Skip Navigation

UMGC Alumni AssociationLinkUp for Start-ups: On Your Own, but Not Alone

On May 24, UMGC students and alumni attended LinkUp for Start-ups: On Your Own, but Not Alone. This webinar is part of UMGC’s Alumni LinkUp Webinar Series, which is designed to provide alumni with fresh perspectives and relevant information from fellow members of the UMGC community to help them boost their careers.

“At UMGC, a lot of our alumni are entrepreneurs,” says UMGC Associate Vice President of Alumni Relations Nikki Sandoval. “This webinar gave us a chance to showcase some of our alumni entrepreneurs while also helping our alumni who are considering launching their own start-ups.” 

Meet the alumni panel
In this webinar moderated by Carl Brown, Jr. ‘97, a panel of UMGC alumni experts discussed the first steps every start-up should take, how to act on ideas and what the journey to success really looks like. 

Carl E. Brown, Jr. '97 is the host of The Small Business Report on Sirius XM Radio, Channel 141. He currently serves as the State/Executive Director of the District of Columbia Small Business Development Center (DCSBDC) and is also a Supervisory, Contracting Officer for the District of Columbia. Brown is a former small business counselor at the Howard University Small Business Development Center and previously served as the Executive Director of the Center for Minority Business Development. 

Jon Bassford ‘17, MBA, JD, CAE, is the Founder and CEO of Lateral Solutions, LLC, an operations management company. His organization is dedicated to giving time and resources back to the founders and owners so they can focus on their core business, helping more business owners succeed. Bassford’s expertise is in creating streamlined and efficient operations to reduce administration. He is a speaker, consultant, and entrepreneur, having launched several of his own businesses in addition to the many organizations he has supported.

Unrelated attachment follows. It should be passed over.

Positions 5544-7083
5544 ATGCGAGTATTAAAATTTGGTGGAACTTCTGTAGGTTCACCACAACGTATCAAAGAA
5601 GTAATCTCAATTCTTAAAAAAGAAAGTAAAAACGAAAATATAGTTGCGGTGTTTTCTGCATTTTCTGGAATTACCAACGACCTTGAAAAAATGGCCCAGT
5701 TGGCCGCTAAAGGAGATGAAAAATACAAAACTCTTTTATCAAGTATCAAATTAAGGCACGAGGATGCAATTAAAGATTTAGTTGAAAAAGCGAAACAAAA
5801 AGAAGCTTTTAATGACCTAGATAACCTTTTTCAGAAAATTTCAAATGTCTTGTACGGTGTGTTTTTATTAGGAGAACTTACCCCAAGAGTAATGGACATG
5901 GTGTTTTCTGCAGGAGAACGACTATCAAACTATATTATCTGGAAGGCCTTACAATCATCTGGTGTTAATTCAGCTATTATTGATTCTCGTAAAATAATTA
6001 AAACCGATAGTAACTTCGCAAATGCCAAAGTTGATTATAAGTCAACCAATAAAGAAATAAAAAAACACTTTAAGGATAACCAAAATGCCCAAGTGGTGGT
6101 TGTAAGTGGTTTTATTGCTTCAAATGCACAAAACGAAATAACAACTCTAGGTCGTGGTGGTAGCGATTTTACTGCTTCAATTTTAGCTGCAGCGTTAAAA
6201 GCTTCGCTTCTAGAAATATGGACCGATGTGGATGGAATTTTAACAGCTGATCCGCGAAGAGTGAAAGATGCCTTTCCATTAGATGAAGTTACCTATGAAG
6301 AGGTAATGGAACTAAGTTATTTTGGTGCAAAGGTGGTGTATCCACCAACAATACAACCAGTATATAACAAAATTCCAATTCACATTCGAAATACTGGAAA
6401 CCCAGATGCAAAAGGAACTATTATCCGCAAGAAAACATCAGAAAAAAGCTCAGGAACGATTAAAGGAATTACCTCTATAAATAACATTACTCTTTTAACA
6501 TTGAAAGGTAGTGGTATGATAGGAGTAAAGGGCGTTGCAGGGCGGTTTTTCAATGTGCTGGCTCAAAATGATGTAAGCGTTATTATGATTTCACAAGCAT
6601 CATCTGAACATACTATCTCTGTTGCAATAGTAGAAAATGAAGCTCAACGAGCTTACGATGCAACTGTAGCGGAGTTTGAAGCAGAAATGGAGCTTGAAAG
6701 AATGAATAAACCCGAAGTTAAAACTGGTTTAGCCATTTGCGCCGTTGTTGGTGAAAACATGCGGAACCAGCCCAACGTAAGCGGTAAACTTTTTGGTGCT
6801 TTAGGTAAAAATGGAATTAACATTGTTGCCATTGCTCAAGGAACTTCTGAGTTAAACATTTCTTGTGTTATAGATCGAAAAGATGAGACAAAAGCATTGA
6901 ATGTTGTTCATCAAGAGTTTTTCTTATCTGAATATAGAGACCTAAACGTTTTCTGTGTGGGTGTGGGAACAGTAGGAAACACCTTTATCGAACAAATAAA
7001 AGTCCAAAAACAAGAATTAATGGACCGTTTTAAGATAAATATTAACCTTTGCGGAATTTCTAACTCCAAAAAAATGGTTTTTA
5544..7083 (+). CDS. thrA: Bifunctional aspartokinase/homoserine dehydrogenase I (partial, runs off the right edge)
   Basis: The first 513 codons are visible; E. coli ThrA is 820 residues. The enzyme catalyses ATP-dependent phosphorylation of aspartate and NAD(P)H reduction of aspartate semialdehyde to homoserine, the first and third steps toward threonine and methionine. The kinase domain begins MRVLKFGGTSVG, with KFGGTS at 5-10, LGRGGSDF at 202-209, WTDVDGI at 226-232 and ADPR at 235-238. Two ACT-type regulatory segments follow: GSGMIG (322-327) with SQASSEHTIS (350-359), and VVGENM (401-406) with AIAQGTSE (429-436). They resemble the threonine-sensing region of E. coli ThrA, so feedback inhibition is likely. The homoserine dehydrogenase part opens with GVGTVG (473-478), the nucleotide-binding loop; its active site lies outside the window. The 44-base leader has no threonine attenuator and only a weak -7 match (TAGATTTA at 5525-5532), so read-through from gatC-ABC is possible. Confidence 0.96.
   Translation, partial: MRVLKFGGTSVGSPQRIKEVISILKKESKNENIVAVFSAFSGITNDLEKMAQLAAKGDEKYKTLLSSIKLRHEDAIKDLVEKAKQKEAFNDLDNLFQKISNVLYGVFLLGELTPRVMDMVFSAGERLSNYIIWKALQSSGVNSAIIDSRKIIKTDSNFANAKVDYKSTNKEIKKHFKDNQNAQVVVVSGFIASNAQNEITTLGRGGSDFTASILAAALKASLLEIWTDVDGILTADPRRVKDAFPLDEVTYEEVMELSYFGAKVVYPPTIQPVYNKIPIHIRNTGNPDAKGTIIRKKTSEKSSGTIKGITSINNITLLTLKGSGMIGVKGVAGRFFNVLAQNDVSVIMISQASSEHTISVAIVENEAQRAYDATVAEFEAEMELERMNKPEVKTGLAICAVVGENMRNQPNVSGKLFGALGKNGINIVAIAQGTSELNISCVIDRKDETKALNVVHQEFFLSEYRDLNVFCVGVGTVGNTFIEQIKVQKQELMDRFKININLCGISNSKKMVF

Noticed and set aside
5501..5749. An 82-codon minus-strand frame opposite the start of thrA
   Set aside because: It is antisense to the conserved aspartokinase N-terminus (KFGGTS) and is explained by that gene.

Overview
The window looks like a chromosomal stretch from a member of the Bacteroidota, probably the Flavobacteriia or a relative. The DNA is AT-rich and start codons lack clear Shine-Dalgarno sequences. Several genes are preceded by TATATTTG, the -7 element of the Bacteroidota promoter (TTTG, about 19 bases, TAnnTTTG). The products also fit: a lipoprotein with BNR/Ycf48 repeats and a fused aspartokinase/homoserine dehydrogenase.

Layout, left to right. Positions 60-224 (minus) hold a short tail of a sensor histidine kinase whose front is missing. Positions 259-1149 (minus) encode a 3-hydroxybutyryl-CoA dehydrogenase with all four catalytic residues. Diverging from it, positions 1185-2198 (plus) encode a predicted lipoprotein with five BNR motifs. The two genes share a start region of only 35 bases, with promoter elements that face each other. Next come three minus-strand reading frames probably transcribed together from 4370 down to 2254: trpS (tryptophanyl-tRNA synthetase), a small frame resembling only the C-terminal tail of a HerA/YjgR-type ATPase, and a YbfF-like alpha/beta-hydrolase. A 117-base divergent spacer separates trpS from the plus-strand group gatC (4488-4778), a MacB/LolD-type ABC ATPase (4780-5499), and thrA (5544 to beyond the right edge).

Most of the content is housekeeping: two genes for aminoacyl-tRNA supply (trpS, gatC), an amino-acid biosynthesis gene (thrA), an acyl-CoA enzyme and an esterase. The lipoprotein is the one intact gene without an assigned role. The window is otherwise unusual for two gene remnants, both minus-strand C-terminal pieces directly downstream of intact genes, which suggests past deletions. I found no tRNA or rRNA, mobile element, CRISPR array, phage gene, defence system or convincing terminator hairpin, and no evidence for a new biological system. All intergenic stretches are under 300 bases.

Jaemellah Kemp ‘14 is a mother, nonprofit founder and expert in all things nonprofit management. Her passion to help single parents and youth inspired her to found IT TAKES TWO, Inc in 2012, a 501(c)(3) nonprofit that awards scholarships to students living in single-parent homes. Kemp also founded Jaemellah Kemp Consulting, a nonprofit startup firm that assists new and aspiring nonprofit founders to build successful organizations. She is a co-author of the book The Nonprofit Legacy, is a former Programming Committee VP for the UMGC Board of Directors and a 2015 Achiever's Award Recipient. 

Qyana M. Stewart '12 is a tech, social and EdTech entrepreneur, social justice advocate, educator, speaker, and philanthropist. She is a certified Software Product and Project Manager and CEO & Principal Consultant of GlobalForce Tech Consulting, LLC. She is also President of GlobalForce For Girls, Inc., a nonprofit. Stewart is a Mentor in Residence, New Venture Competition pitch judge and coach, Innovation Commercialization Assistance Program adjunct instructor and mentor, and a mentor for several other programs at GWU. She also serves as program director of the Entrepreneurship Development Network DC. 

You decided to launch a start-up. Now what?